A new approach for parameterizing microphysics based on prediction of ice particle properties

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Thursday, 6 February 2014: 1:30 PM
Room C202 (The Georgia World Congress Center )
Hugh Morrison, NCAR, Boulder, CO; and J. A. Milbrandt

The treatment of cloud and precipitation microphysics remains a key uncertainty in NWP models. There is particular sensitivity of forecasts to representation of the various types of ice particles that occur in the atmosphere (pristine ice, snow, rimed snow, graupel, hail, etc.). To address this issue, a new approach is proposed that differs substantially from the standard approach of partitioning ice into different categories with pre-defined properties such as bulk density and fallspeed. In the new approach, ice particle properties are predicted and evolve locally in time and space by prognosing four ice variables (number mixing ratio, vapor deposition mass mixing ratio, rime mass mixing ratio, rime volume mixing ratio). This allows the full range of ice particle types to be represented by a single ice category. Thus, the new approach avoids the need for conversion rates and thresholds between different ice categories, which are poorly constrained and often unphysical, used by the standard approach.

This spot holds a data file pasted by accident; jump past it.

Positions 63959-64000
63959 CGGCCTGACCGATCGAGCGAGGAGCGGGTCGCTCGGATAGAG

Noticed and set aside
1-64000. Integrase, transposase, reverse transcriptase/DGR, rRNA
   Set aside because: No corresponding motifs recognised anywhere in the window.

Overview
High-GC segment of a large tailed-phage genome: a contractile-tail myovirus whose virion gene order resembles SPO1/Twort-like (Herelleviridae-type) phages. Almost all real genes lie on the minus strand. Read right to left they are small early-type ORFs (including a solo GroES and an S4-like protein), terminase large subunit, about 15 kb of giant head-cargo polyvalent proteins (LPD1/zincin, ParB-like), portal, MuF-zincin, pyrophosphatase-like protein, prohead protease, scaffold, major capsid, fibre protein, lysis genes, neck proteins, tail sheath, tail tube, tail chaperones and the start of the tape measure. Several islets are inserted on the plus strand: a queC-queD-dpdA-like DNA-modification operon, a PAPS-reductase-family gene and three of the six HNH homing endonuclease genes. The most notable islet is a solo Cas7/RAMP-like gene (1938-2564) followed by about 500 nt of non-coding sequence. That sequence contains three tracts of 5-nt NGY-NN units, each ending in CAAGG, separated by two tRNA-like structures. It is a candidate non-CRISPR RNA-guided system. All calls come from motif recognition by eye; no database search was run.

A bulk scheme based on the new approach has been developed and implemented into the Weather Research and Forecasting model (WRF). The initial development combines the four prognosed ice variables with the standard two-moment approach prognosing number and mass mixing ratios for cloud water and rain. The new scheme is tested in WRF at high-resolution “convection-permitting” scales over a wide range of conditions including winter orographic precipitation and different types of convective storms. Results are compared to observations and simulations using other bulk microphysics schemes in WRF. Despite the simplicity of the new scheme, i.e., use of a single ice category, its prediction of ice particle properties produces realistic simulation of meteorological phenomena at a reduced computational cost relative to most current schemes. Thus, the new scheme shows promise for use in both operational and research NWP models.